Yes it’s a sweeping generalisation and yes it doesn’t apply to every youth, but as evidenced over the past few days, Rioters 2.0 seem more concerned with upgrading their trainers than protesting. More motivated by the ‘riot experience’ than by a genuine desire for grievances to be heard, and keen to share their adventures with their peer group online as virtual self-aggrandisement.
On Sunday night as the trouble in Tottenham escalated I was watching the news. As more and more youths gathered on the street, almost to a man they were on the phone or taking pictures. You can imagine the conversations they were having – and it’s no surprise to see the fluidity and rapidity with which copycat incidents have erupted since, given the immediacy of today’s communications.
Remember ‘flash mobs’ – spontaneous gatherings for no real purpose other than the experience of experiencing it? Rioting 2.0 is just flash mobbing with added violence and criminality as far as I’m concerned. It’s almost as if it’s a new live gaming experience – with sportswear-centric prizes I might add – that’s open to anyone with a hoodie.
The disgraceful footage of that injured young lad being helped by bystanders, while being simultaneously relieved of his possessions behind his back was emblematic of the acquisitive nature of Rioting 2.0. There can be no sense of community solidarity, common purpose or standing up for what you believe in motivating such behaviour. It’s criminality and disrespect, pure and simple and reflects the ‘me’ not the ‘we.’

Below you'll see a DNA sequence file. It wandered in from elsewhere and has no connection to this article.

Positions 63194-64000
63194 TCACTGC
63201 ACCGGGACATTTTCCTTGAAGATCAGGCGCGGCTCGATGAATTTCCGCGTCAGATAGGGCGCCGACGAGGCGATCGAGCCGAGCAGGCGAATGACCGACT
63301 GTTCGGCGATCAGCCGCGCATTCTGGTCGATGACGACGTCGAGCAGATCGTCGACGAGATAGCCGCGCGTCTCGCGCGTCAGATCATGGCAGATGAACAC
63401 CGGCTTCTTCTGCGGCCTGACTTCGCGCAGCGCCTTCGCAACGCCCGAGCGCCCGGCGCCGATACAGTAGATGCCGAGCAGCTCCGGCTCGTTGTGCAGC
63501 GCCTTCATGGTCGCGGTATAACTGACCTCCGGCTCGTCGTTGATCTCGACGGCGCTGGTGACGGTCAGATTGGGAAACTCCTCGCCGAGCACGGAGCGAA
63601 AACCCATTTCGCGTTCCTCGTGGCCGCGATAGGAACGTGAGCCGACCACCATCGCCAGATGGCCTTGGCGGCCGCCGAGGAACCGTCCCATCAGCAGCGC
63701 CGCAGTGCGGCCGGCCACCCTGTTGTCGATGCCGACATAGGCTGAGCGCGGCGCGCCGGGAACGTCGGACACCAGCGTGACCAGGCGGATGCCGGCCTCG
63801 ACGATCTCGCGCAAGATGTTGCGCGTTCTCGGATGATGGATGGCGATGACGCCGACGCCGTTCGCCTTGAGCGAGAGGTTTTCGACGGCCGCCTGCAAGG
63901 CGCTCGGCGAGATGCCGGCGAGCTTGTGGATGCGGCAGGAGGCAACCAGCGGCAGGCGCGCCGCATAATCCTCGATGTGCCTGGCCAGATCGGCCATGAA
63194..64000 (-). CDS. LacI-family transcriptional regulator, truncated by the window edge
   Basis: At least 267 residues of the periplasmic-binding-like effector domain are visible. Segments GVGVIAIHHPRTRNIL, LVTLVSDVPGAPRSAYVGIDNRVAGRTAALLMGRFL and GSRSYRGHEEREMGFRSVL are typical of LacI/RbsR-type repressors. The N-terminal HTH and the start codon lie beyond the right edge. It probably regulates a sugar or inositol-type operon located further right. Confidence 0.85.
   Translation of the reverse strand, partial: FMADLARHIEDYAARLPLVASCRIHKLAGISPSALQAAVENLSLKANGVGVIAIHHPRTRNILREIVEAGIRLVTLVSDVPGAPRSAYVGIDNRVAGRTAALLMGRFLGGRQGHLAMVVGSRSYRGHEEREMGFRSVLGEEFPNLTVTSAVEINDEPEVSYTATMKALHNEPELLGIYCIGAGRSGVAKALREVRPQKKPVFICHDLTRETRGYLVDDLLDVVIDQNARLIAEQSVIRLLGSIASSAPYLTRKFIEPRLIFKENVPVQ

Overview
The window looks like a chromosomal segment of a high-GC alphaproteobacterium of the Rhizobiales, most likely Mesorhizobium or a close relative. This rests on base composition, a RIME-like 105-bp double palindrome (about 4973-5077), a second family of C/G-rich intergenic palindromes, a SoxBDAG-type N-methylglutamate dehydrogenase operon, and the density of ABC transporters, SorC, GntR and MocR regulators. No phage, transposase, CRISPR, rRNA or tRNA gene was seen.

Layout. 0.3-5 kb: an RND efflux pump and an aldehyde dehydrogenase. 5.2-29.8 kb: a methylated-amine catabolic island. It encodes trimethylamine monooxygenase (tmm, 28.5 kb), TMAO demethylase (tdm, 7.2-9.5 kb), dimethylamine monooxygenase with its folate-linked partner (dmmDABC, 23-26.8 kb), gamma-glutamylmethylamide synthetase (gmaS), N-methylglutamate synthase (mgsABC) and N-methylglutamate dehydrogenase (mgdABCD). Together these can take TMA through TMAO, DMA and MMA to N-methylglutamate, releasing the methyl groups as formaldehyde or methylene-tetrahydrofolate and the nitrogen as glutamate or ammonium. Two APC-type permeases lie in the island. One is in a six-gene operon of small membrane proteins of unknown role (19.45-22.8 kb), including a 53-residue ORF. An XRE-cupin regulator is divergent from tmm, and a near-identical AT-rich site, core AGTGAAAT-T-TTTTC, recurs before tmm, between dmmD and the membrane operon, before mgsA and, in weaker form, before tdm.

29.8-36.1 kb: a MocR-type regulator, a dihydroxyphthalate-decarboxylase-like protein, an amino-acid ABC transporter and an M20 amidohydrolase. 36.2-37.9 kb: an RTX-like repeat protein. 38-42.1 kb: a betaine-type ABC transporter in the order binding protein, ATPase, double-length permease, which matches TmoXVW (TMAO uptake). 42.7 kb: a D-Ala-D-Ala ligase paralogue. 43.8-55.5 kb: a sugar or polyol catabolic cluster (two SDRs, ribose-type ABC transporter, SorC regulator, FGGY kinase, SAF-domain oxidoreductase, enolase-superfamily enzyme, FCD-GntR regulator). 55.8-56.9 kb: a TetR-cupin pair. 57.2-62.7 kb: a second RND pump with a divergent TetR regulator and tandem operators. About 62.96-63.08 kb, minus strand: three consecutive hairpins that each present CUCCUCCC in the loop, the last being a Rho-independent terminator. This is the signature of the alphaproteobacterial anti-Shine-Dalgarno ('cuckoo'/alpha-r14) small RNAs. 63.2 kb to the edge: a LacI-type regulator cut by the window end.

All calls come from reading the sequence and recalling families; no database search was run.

Don’t get me wrong, I’m not suggesting that low-life thieves and predatory individuals are a recent phenomenon, but I have to say that in my day (pipe and slipper alert!) we wouldn’t have dreamt of standing by and watching that happen. So why didn’t anyone step in?
Over the last 30 years, I’d argue, the sense of community we felt has been gradually eroded and replaced by an individualistic mindset. Communities are no longer cohesive entities that are bound by the industries they served and a common purpose. In the days of mass employment in the car industry, for instance, communities had a stake in the infrastructure that constituted their neighbourhoods. With widespread union membership they had an ongoing engagement with politics and a vehicle for expressing dissent collectively and democratically (even if that process proved ultimately ineffective). But not anymore.
Today we have atomised individuals rather than communities. There seems to be little sense of the collective, but plenty of ‘what’s in it for me.’ Rioting 2.0 is just another manifestation of what appears to be an all-pervasive selfishness and desire for instant gratification characterising many in today’s society.
We seem to have developed into a society where consumption takes precedence over compassion, where individual gain rather than mutual beneficence is to the fore and where swathes of the population are marginalised, disaffected and without hope. Given such an explosive mix, is it any wonder that we are now seeing groups of youths running amok with no apparent respect for the people or property around them and who seem more concerned with living the moment and gaining possessions than actually trying to bring about change?
Somebody once said, ‘there’s no such thing as society.’ From where I’m sitting today the society I was a part of 30 years ago really is nowhere to be found. Maybe it was a prediction?